Improves Brain Function
Green tea has been proven to increase blood flow which in turn may also help with brain function. A study showed that individuals who regularly drink green tea such as sencha had greater activity in the memory portion of their brain. Although it is yet to be proven, it is believed that green tea may also help ward off neurodegenerative diseases such as Alzheimer’s disease.
Green tea is revered amongst beauty gurus for its incredible beauty & skin benefits. With an enormous amount of antioxidants found in green tea leaves, sencha may be the answer to your skin problems. If you are struggling with dry and dull skin, you can include a cup of hot sencha in your daily routine. The antioxidants will help keep your skin looking radiant and youthful. Sencha is also said to aid in reducing the appearance of wrinkles and delaying ageing by hydrating the skin. Bottoms up!
How Do You Brew Sencha Green Tea?
Green tea lovers will know that how you brew your tea leaves can either result in a delicate and smooth cup or a very bitter tea.
Green tea that is brewed at temperatures that are too high or if are steeped for too long can develop a bitter flavor. But not to worry! You can make the perfect cup of sencha green tea by simply following these steps:
What you’ll Need
The Japanese pride themselves in the details and when it comes to brewing sencha it’s all down to having the right equipment. You will need a kyusu which is a Japanese teapot that’s about 250 ml. You will also need small teacups.
Good Quality Water
The quality of water you use is key for making the perfect cup of sencha tea. It is very easy to ruin the delicate flour and beautiful grassy color of sencha by using the wrong type of water. Springwater is the best option for brewing this green tea. Always boil fresh water.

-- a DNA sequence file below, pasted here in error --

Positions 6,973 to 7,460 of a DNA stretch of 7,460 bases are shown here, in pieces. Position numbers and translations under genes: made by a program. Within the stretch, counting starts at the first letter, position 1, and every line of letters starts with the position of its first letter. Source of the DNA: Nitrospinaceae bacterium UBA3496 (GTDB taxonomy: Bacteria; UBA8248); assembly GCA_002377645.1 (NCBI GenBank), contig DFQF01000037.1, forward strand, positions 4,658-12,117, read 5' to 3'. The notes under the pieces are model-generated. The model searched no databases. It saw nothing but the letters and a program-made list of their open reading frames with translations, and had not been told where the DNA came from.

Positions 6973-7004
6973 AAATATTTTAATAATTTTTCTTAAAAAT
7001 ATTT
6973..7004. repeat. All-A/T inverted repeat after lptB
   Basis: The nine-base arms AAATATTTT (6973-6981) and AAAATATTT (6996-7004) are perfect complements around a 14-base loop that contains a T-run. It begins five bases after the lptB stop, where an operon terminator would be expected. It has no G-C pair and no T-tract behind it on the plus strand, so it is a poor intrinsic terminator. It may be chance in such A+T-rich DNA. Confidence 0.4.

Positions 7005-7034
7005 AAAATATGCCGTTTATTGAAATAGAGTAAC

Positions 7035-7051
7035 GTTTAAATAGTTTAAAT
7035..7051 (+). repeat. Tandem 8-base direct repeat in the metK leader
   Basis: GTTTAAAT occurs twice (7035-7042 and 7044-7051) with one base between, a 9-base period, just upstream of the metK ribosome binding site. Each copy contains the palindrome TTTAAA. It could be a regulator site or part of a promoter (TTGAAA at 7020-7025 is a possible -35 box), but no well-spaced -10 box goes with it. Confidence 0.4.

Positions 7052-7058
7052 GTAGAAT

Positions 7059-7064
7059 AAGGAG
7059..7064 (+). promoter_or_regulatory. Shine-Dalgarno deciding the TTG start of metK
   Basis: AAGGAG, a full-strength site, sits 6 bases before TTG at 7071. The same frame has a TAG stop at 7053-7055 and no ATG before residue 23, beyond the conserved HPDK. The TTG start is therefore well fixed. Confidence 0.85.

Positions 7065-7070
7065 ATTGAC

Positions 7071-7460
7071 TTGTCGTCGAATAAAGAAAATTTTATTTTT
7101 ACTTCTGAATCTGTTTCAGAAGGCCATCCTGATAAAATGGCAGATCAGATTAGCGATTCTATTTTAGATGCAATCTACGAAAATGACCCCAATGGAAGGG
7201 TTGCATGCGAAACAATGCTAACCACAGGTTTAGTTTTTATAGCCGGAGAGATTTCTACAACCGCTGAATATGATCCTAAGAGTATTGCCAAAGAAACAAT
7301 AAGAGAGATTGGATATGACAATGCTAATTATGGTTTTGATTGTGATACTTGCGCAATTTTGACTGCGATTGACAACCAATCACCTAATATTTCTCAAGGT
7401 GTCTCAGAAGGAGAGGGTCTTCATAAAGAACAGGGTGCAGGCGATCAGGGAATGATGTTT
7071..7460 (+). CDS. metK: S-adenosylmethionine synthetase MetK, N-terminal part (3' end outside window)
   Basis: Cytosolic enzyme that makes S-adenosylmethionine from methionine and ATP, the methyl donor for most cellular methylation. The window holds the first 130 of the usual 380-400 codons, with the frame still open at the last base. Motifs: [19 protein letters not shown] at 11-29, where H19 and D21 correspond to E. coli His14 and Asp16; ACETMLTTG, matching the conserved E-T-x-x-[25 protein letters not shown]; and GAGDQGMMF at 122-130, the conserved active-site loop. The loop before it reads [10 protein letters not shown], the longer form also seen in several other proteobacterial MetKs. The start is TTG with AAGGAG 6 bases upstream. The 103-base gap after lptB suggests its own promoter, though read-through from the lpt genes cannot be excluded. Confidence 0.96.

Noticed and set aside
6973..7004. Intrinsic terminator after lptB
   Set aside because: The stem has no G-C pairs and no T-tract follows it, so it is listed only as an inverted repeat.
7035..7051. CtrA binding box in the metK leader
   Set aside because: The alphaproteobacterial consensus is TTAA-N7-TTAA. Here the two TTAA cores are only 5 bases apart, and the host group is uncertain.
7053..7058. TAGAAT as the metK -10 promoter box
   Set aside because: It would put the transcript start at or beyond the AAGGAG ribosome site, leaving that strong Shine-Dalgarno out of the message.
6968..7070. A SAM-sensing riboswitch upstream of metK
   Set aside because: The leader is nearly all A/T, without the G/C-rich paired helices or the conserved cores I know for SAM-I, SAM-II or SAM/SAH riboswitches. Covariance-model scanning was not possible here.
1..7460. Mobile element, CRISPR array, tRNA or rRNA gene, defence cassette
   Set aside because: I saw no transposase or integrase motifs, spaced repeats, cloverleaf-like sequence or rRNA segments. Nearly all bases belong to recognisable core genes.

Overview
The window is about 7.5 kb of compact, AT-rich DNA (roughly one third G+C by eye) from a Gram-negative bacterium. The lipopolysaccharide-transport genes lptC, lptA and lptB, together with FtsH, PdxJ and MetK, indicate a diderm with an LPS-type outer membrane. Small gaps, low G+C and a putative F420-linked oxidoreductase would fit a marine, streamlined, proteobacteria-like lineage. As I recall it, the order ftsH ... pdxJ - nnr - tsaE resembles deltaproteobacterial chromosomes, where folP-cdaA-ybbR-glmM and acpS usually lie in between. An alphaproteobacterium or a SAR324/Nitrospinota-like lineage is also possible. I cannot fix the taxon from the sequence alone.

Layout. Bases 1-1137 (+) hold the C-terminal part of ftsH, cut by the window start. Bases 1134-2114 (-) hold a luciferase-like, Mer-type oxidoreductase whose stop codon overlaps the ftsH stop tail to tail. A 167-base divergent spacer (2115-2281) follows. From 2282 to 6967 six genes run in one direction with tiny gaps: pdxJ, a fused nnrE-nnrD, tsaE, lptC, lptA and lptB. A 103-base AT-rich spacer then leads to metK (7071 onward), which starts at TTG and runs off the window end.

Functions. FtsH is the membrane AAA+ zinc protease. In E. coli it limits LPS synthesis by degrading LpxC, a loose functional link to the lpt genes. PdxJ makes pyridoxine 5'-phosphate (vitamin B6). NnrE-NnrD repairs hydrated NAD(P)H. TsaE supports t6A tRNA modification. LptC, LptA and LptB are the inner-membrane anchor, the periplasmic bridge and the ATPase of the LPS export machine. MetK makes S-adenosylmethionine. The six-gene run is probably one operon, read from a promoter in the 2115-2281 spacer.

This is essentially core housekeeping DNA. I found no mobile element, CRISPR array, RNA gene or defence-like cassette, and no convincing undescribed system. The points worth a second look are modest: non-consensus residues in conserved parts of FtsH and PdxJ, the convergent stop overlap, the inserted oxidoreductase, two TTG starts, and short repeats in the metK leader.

Steps to Make
- Boil the water
The initial temperature of boiled water should be around 90 to 100 degrees Celcius.
- Cooldown the temperature of the hot water
In order to bring out the best flavor profile of sencha, it’s important to let the boiled water cool off. Pour the hot water into the teapot and wait for about 45 seconds. Pouring water first into the kyusu will allow the temperature to lower down to about 80 to 90 degrees celsius. You can also pour hot water into the teacups to warm them up.
This step should not be skipped as pouring hot water directly on the tea leaves will cause your tea to have a bitter taste.
Note: You can use slightly cooler water for lightly steamed teas and raise the temperature of the water for deep-steamed sencha.
- Lower the temperature of the boiled water even further
Pour the water from the kyusu into three teacups. This will allow the water to further reduce the temperature by another 10 degrees. The water will then be about 70 to 80 degrees which is the perfect temperature to steep sencha!
- Place the tea leaves in the teapot
Next, place around 2 tablespoons of tea leaves in the teapot. Pour the water from the teacups over the tea leaves. Pour a little into each cup alternately so that the richer tea at the bottom of the pot is distributed evenly between all cups.
- Wait for about 1 to 2 minutes
The first infusion should take about 1 to 2 minutes depending on the size of the tea leaves. The larger they are, the longer they will take to unfurl and release their flavor. Pour into the teacups and enjoy!
Sencha can make up to 3 infusions. Temperature and steeping time is key to creating a wonderful cup of green tea. To make the second infusion, steep the tea for only a couple of seconds with slightly hotter water. The third infusion takes longer and can be steeped for up to 50 seconds.
Enjoy A Cup of Sencha Green Tea
Japan is an incredible country with a unique culture surrounding tea. It is without a doubt that the Japanese have taken green tea to a whole level. There are many different types of green tea and even more varieties of sencha to discover and enjoy. Drink sencha and enjoy the rich flavour and culture of Japan.
About the Author
Amy is a travel writer and photographer with a passion for tea! Amy has traveled to many different tea regions of the world from Darjeeling, India, Japan, Taiwan, northern Thailand, and Vietnam to experience first-hand and learn about different tea cultures. She now lives in Kyoto where the Japanese tea ceremony was born and remains its spiritual heart.